Can Joe Biden Avoid the Curse of the Midterm Elections?
Republicans have momentum heading into Election Day on Tuesday, with high hopes of taking back the House. The Senate will be decided by a handful of narrow races. If the GOP takes one or both chambers, they will be in a position to kill Biden’s national legislative agenda. Still, they will struggle to get the policies past the president’s veto, which requires a two-thirds majority to be overridden. The next two years could see America run by a divided government, with angry clashes, financial showdowns and partisan investigations.
In the House, all 435 seats are up for grabs, where lawmakers serve two-year terms. Democrats currently narrowly control the chamber, but Republicans only need a net gain of five seats to take the majority.
In the 100-seat Senate, a total of 35 seats are being contested. The chamber where incumbents serve for six years is split 50-50, with Democrats currently in control as Vice President Kamala Harris casts a tie-breaking vote. But Republicans only need a net gain of one seat to take control.
There are also a number of other races to watch, including 36 gubernatorial contests and many more lower positions. Races for state-level secretaries of state have taken on added importance this year, as they control state elections, including the 2024 presidential race. There are also elections for state legislatures and ballot initiatives on issues like access to abortion, changes in voting systems, gun control measures and the legalization of recreational marijuana.
In every election, candidates tell voters that this is the most critical election of their lives. This time they may be right.
A Republican wave would sweep dozens of candidates who swear by former President Donald Trump’s false claims that the 2020 election was stolen. The former president would likely arm a Republican-controlled House against Biden before the 2024 presidential vote; Rep. Kevin McCarthy, who would likely become the Republican president if the Republicans win, has not ruled out impeachment of Biden, despite the absence of any evidence that he has committed an impeachable crime.
A surprise Democratic victory would allow Biden to build on his social, health and climate change legislation, and balance the judiciary with liberal justices after four years of Trump’s conservative picks.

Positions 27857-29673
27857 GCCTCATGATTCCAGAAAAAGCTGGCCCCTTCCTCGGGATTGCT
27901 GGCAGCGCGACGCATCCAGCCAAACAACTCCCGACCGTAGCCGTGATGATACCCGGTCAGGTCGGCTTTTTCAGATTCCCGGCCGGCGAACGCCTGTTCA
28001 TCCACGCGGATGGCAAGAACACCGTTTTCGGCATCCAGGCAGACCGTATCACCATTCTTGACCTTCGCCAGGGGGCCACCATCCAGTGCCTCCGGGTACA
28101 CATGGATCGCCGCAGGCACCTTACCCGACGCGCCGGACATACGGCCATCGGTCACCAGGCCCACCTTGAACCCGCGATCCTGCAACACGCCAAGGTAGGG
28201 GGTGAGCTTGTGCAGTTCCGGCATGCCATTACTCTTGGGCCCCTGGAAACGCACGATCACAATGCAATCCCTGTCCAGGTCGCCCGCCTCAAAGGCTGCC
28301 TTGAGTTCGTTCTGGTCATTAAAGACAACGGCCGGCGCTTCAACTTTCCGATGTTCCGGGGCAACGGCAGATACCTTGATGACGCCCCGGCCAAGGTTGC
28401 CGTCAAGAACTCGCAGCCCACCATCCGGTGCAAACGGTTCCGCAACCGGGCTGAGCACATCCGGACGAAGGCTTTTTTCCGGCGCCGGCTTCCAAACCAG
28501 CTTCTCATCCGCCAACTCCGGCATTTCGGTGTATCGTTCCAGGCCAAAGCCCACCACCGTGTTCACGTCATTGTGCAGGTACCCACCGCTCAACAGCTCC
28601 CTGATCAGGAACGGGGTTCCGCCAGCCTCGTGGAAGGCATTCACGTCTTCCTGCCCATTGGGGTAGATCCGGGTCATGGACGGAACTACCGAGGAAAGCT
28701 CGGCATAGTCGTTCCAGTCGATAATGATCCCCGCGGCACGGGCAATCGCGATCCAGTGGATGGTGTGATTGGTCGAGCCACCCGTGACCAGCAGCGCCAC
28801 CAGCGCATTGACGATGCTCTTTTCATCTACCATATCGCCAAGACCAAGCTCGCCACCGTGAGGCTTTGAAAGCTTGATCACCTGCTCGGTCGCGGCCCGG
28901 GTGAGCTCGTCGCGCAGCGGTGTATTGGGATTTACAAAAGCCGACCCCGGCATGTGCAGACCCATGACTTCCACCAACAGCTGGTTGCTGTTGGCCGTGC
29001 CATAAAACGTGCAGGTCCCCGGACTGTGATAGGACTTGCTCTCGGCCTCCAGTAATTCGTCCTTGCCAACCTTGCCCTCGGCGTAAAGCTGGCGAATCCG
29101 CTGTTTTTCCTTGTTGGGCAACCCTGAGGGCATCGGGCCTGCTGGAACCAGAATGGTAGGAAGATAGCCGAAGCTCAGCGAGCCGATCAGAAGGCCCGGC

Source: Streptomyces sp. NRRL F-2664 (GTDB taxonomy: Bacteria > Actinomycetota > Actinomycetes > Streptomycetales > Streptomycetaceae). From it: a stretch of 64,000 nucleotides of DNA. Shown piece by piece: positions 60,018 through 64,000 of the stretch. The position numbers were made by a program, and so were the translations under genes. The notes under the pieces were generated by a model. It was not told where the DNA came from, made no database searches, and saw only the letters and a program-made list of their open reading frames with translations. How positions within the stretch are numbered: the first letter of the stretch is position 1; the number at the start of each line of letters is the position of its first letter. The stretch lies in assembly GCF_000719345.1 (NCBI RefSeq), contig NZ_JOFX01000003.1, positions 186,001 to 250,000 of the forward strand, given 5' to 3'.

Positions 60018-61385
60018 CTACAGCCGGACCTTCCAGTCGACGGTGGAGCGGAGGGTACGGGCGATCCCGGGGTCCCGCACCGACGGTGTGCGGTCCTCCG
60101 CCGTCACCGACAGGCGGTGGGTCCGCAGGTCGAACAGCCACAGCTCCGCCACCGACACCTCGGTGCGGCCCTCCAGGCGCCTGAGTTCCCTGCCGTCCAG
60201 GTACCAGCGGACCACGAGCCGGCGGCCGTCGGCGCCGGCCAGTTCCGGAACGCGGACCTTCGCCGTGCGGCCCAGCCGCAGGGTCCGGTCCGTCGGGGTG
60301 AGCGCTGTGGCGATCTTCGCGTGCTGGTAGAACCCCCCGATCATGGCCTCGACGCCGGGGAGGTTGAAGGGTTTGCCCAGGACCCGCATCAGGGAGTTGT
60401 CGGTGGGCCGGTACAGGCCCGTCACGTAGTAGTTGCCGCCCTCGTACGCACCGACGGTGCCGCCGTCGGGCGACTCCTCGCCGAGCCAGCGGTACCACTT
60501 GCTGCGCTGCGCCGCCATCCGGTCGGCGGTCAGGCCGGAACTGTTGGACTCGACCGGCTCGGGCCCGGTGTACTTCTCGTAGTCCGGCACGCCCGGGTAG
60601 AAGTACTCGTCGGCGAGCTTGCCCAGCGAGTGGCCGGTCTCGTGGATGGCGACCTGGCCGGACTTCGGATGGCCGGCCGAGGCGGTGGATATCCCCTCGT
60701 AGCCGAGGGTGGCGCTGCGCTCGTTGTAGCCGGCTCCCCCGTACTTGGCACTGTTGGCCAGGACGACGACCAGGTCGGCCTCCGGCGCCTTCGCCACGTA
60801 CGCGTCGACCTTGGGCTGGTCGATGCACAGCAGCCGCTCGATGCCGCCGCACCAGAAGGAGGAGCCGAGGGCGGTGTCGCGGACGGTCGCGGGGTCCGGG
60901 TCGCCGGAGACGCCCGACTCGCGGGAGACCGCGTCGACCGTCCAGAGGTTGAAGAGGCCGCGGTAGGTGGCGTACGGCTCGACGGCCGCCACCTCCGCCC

Kevin McCarthy asked about impeaching Biden if the GOP wins the House. Listen to his answer
The cliché, “It’s the economy, stupid,” dating back to Bill Clinton’s 1992 presidential campaign, is everywhere this election season. But it should be, “It’s inflation, stupid.” The cost of living in the United States is at a 40-year high, putting voters in a disgruntled mood. High gas prices haven’t helped either, and the sense of post-pandemic normalcy that Biden promised remains elusive.
The president has struggled to frame the economic challenges in a strong policy message or to give voters confidence that prices will soon fall. Some Democrats now wonder if their candidates ignored the real concerns of voters by spending so much time arguing that Republicans would destroy American democracy.
Democrats had hoped the conservative Supreme Court’s overturning of abortion rights would spark a backlash against the GOP. That might be the case in some areas, but the economy has repeatedly been the dominant concern of voters in polls leading up to Election Day.
Republicans haven’t had to work too hard; their strategy has been to just blame everything on Biden, even though inflation is being driven mostly by external factors like the pandemic and the war in Ukraine. They have also characterized Democratic positions on education, crime and immigration as extreme and far left of the mainstream.
House bells: The best way to watch the results come in is to pick a few standout races that will give a sense of where the election is headed. If Republicans start winning big in suburban areas and House districts where Biden was far more popular than Trump in 2020, it’s a good bet they’re headed for a banner night.
Midterm elections: Here are the House races to watch
Given the narrow margin in the House, Republicans could effectively win the majority by sweeping contested seats in just one state like New York. One fateful battle is in a new seat created from post-census redistricting: Colorado’s 8th Congressional District; if the Republicans win, they’re done.
Another tight race is in Virginia’s 7th District, where the former CIA officer and Democratic representative. Abigail Spanberger is trying to win re-election against a Trump conservative, Republican Yesli Vega. If Democrats can hold on to this redrawn district, which was made more favorable to them in redistricting, it won’t mean they’ll win the House, but it could indicate they’ll keep the GOP surge below landslide levels . Spanberger, one of the Democrats’ strongest incumbents, has not hesitated to criticize the president or his party.